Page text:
A colleague recently pointed me to an article about good design. The article argues that design means many things and takes different forms (all of which are important), but one quote about design struck me: “It’s a state of mind. It’s an approach to a problem.” For many of us (myself included), the word “design” conjures up images of colors, styles, and lines…the “look-and-feel” stuff – the fun stuff. But good design – especially for web-based experiences – starts much deeper than that and is really about how you craft the overall consumer experience.
At ConnectedHealth, we believe in helping consumers make better decisions…about really important and sometimes really complex things, like their health and financial security. These are decisions that have traditionally been driven by personal advisors: a doctor or insurance agent, for example. But in this day and age of increasing personal responsibility and accountability, these are decisions that many of us will be settling into the driver’s seat to make. And we are fully capable of taking on that responsibility…especially with some guidance and better framing of the decisions.
So how do we at ConnectedHealth approach decision-making and design? We focus on both the process of decision-making (how hard is it to make a decision) and the outcome (how good is our choice), and we find ways to improve both.
On the process side, there are many factors that affect how easy or hard it is to make a decision – things like how complex a decision is, how many options or choices we have and how easy it is to compare options. A person’s disposition toward being either a maximizer (someone who analyzes all options to pick the very best one) or a satisficer (someone who looks for the option that best meets a certain set of criteria) can also impact their experience of decision-making.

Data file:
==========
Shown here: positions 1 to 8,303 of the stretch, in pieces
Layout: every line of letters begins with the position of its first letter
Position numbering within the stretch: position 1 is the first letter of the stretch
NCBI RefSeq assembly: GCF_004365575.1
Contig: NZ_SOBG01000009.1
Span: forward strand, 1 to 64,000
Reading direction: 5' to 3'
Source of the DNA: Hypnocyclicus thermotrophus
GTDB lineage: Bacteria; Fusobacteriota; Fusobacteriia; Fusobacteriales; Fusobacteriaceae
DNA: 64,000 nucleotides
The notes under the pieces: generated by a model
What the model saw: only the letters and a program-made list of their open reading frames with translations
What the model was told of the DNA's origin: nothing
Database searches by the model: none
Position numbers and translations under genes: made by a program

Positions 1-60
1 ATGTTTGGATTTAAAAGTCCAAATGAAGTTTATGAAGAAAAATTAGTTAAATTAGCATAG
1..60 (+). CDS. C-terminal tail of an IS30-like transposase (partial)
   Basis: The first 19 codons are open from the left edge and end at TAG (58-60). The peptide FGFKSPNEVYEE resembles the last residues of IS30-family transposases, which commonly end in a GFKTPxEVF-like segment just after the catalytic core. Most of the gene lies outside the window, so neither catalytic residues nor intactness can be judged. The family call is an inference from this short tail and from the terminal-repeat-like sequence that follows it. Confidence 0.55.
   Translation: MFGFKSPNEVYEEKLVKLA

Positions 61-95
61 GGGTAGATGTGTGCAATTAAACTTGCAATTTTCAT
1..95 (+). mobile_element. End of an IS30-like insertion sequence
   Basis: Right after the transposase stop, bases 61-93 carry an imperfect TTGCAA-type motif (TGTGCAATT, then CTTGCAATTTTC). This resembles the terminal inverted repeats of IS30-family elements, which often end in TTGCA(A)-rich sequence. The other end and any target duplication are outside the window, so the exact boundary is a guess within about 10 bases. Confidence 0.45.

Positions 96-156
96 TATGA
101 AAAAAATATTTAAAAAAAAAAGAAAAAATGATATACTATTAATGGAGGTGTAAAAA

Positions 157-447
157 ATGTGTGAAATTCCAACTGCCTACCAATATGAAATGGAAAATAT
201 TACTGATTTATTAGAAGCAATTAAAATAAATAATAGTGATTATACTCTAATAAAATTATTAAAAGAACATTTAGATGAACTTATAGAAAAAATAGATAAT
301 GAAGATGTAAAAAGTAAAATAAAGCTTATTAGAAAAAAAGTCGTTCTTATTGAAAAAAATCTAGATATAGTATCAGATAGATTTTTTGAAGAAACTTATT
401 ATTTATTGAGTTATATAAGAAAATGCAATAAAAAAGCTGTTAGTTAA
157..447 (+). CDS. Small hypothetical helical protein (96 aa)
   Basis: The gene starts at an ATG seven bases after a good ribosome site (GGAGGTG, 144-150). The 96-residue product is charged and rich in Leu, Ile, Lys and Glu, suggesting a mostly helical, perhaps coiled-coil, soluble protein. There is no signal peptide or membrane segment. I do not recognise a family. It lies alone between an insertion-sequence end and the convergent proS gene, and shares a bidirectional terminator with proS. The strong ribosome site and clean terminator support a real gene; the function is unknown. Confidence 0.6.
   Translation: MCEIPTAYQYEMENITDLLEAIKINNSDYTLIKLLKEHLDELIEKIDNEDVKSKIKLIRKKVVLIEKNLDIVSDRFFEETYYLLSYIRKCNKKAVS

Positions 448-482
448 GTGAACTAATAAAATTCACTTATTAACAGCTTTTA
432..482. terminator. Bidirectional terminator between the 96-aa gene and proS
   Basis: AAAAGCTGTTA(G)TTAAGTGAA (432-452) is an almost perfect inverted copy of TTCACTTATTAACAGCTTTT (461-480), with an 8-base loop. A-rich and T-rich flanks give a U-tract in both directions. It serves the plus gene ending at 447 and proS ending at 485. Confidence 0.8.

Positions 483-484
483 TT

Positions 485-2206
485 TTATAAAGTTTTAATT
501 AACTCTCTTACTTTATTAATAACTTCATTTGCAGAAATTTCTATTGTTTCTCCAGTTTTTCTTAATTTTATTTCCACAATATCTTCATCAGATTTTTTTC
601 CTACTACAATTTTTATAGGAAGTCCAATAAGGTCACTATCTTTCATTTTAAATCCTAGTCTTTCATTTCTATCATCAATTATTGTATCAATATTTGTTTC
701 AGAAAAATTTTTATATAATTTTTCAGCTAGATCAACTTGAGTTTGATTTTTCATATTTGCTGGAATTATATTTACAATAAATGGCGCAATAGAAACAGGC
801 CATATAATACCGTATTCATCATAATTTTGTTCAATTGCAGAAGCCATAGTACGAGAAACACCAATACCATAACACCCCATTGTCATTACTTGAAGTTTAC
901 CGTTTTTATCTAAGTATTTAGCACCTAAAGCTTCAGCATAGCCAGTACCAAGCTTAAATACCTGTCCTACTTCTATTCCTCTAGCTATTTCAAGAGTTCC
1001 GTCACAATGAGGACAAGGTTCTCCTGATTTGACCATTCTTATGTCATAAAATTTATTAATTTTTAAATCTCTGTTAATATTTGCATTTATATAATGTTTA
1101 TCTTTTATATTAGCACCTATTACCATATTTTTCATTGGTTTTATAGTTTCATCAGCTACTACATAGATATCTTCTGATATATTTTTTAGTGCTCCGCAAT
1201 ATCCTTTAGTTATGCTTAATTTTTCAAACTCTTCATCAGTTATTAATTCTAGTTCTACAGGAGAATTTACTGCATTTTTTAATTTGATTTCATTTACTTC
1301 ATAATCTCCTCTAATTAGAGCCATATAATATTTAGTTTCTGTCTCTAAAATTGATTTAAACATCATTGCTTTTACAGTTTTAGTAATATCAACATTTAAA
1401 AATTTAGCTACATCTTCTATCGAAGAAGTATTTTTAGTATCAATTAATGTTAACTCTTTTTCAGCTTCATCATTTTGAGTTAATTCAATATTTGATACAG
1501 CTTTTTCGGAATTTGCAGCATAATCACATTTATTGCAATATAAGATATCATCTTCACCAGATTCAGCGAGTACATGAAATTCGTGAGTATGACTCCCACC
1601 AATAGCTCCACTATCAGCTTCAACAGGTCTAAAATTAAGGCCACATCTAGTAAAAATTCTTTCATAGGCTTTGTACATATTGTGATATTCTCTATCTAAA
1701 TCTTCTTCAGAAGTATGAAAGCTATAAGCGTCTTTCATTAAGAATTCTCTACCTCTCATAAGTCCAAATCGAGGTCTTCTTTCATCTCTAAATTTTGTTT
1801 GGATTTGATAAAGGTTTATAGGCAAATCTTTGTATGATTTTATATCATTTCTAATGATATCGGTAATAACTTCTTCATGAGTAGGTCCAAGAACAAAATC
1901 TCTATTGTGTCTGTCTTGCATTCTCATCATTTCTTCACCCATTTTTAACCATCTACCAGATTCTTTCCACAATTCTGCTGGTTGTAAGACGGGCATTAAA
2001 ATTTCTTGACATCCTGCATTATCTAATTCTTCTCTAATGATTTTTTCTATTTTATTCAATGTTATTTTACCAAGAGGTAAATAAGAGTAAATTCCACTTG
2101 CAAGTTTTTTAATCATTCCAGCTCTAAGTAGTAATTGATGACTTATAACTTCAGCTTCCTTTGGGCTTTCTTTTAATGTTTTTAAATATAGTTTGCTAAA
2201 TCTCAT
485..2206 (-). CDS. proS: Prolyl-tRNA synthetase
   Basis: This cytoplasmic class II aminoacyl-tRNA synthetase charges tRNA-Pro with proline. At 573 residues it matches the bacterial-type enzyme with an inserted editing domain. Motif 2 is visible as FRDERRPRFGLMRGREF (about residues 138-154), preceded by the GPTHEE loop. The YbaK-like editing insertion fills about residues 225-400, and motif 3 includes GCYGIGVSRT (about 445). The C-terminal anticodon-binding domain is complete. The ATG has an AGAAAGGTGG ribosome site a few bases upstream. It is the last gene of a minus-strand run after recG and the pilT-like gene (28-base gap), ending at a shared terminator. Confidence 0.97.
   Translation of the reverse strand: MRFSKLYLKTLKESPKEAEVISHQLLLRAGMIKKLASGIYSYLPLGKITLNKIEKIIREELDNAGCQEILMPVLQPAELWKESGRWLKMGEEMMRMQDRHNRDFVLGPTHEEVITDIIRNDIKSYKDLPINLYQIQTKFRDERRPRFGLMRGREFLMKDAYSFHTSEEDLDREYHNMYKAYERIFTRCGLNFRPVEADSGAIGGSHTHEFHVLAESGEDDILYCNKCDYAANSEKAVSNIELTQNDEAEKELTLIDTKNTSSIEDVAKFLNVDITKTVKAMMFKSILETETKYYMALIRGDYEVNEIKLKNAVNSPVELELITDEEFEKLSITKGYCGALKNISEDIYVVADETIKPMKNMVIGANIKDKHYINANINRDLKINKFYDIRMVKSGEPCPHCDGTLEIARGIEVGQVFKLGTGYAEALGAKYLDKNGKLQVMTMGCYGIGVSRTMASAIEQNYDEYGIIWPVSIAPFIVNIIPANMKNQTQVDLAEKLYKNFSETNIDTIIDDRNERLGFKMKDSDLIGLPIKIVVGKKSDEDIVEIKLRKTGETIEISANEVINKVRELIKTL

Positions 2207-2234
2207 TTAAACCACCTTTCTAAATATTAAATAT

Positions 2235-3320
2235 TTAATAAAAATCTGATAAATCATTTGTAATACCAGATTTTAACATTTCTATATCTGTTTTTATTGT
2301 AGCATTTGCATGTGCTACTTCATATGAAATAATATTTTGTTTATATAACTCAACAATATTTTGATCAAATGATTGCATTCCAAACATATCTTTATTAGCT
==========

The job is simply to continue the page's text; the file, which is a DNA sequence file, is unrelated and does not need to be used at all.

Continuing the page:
On the outcomes side, there are many influences on what we actually choose, ranging from our risk assessment (in)abilities, to personal and situational factors, to our biases and expectations. For example, we are notoriously bad at understanding our true risks, even in light of relevant statistics and information. And, there is a dizzying array of biases and expectations that get in the way of our ability to evaluate objectively and choose effectively.
It’s one thing to understand all of the forces at work on the decision-making process and outcomes, and another to influence them. We continually evaluate and redesign our consumer decision-making experience, looking for ways to improve decisions around health and financial security. For example, we help consumers choose health insurance by refocusing their decision on the overall financial picture (what might this cost me overall), rather than the more traditional approach of helping them compare specific plan characteristics (e.g., copays and coinsurance, etc.). Reframing the decision in this way helps lift consumers out of their old modes (their biases and expectations), and recasts their risks in a way that they can better understand.
This type of design is not easy – nor is it as glamorous as the look-and-feel type of design work – but it’s essential to creating a positive and effective consumer experience.